Last week, my raincoat and I returned to the UK for an unexpected heatwave. The sweltering weather in London as I hauled along my bags and a blazer I didn’t need to bring was not going to deter me from the crumble I was determined to make – as, when in England, one must eat puddings, ideally crumble and custard. If you’re ever in the UK and at a loss for something to do, have a pudding (aka dessert). It’s part of the cultural landscape.
Not only did I make an apple, pear and plum crumble, but I made two. I know, I know, no one likes an overachiever, but the second crumble was because the first just hit the spot.
As the name says, apples, pears and plums (oh my!) were peeled where necessary and chopped then tossed in dark treacly muscovado sugar. This stuff is the mahogany of sugars, molasses in solid form and is so soft it sits like a dark eiderdown over the fruit. All the fruit was squidgy ripe, aside from the apples which would just become mealy. The pears add that touch of sweetness, balancing the tart plums and apples. All of it was macerated in the dark sugar as the crumble topping was made.
In the battle of the crumble layers, I like mine to be fairly even, I like a democratic apple crumble me, so the topping is fairly thick here, enough to give some bite and chew. Crumble topping is essentially crumbled up shortbread biscuits, the ingredients and quantities are identical, but baked over simmering juicy fruit, the topping softens underneath, forming a textural bridge between the buttery softness of the pears, apples and plums and those crunchy hazelnuts.
If you’ve never tried a crumble with hazelnuts, now is the time to do so. In all of my dad’s crumbles, no matter the fruit, you will find a layer of crushed hazelnuts, some kept whole for crunch, under the topping. Crumbles are the greatest desserts for textural ingenuity, you can’t exactly sneak a layer of crunch into a panna cotta as someone might break a tooth. Instead in a crumble there are nooks and crannies to sneak additional treats.
To roast the hazelnuts or not to roast? The beauty of this double apple, pear and plum crumble week meant I could experiment with my hazelnut additions. For one I roasted the hazelnuts, for the other I didn’t bother. And of course, roasting the hazelnuts was far superior. Blanched hazelnuts are fairly insipid, a bit soft and flavourless. Give them a touch of heat from the oven and they are a nutty crunchy knockout, and you can taste them in every bite of stewed fruit.
And finally, if I haven’t convinced you to take a crumble to a desert island by now, then maybe this last trick up my sleeve will help – be merry and eat crumble and custard. Homemade custard is too laborious for its own good, so sunflower-yellow Birds is the only appropriate custard here. Admittedly, none of these photos include custard, instead I ate my second helping with crème fraiche because I was lazy, and yes, I regret that, but this a magnanimous crumble – it tastes delicious with everything, even on its own, cold from the fridge.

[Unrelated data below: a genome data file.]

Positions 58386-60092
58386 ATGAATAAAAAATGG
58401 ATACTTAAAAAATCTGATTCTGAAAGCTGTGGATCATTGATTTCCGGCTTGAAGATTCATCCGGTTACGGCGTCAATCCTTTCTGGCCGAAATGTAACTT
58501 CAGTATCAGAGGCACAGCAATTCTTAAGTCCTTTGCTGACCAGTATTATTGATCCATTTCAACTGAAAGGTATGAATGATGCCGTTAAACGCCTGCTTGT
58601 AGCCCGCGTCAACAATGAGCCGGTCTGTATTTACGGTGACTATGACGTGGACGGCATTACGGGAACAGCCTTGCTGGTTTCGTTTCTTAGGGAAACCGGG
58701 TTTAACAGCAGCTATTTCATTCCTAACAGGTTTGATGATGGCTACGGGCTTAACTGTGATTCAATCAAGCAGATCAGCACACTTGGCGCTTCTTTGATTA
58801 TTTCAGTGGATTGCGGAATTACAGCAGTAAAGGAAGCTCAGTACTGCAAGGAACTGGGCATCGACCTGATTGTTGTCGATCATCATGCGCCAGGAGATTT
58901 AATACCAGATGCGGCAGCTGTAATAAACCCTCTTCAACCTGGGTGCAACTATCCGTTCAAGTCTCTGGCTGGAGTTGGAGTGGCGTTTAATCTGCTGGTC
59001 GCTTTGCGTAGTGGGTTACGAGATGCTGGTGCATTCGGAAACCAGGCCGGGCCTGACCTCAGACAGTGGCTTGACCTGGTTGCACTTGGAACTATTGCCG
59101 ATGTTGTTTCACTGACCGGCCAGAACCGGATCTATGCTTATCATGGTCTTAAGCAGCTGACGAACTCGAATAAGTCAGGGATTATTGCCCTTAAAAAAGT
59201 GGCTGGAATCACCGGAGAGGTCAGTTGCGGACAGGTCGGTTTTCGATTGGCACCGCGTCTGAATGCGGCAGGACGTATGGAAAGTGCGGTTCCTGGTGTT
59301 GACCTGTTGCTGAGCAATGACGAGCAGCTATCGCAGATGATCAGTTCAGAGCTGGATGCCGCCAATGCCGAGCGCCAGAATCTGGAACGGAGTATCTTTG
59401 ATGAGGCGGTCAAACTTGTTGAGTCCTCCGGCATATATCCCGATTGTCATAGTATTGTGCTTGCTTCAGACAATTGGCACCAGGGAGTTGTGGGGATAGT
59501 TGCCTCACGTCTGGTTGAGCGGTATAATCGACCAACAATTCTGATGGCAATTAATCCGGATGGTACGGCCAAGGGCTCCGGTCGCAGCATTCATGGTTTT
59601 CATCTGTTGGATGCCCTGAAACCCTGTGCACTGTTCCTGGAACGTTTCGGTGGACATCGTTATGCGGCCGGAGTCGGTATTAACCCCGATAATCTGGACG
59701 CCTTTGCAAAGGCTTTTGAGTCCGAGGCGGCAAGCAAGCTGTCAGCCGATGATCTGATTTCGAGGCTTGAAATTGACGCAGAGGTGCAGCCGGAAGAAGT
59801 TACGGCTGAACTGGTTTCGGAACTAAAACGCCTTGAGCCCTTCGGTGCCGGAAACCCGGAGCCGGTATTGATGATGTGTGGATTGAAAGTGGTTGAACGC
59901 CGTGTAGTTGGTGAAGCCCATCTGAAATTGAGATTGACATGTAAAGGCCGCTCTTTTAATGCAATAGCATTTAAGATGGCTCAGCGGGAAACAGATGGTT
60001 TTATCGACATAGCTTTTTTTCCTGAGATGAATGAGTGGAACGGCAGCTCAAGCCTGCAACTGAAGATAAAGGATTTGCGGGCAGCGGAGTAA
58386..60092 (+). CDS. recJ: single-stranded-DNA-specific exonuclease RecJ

So, who here is for the desert island? I hear apple, pear and plum crumble with hazelnuts is on the menu.
Apple, Pear and Plum Crumble with Hazelnuts
- 200 g ripe pears I used conference pears
- 300 g plums stones removed
- 100 g apples I used a mixture of eating and cooking apples
- 2 heaped tbsp muscovado sugar
- 165 g plain flour
- 80 g cold butter cubed
- 80 g sugar caster or golden caster sugar
- 80 g blanched hazelnuts
- Preheat the oven to 180°C/160°C fan/350°F. Start by prepping the fruit – peel the pears and apples and cut them into small bite-size pieces. Unless you're using cooking apples, neither will lose their shapes as they cook, so they need to be small to eat easily. Chop the plums into quarters depending on size and dispose of the stones.
- Put all the fruit in a large bowl and stir in the muscovado sugar. Leave to macerate as you make the topping.
- In a mixing bowl, combine the flour and cold cubed butter – rub the butter into the flour until the mixture resembles coarse bread crumbs. Stir in the sugar.
- Place the hazelnuts on a small baking tray and roast them in the oven for 5 minutes. Check them to see if they are taking colour – if they are golden brown then they are ready, if not return them to the oven for another minute or so. They do not need long to become flavourful.
- Either using a pestle and mortar or on a chopping board with the back of a sharp knife, crush half of the hazelnuts into rough chunks.
- Fill a high-sided baking dish (approx. 20 x 30cm) with the macerated fruit. Top with the hazelnuts then the crumble topping. Place the crumble in the oven and bake for 45 minutes until the topping is lightly golden and the juices are bubbling over. Leave to cool slightly as you make custard! If you're not feeling in the mood for custard (which is surely never?) then it's delicious with crème fraiche or ice cream.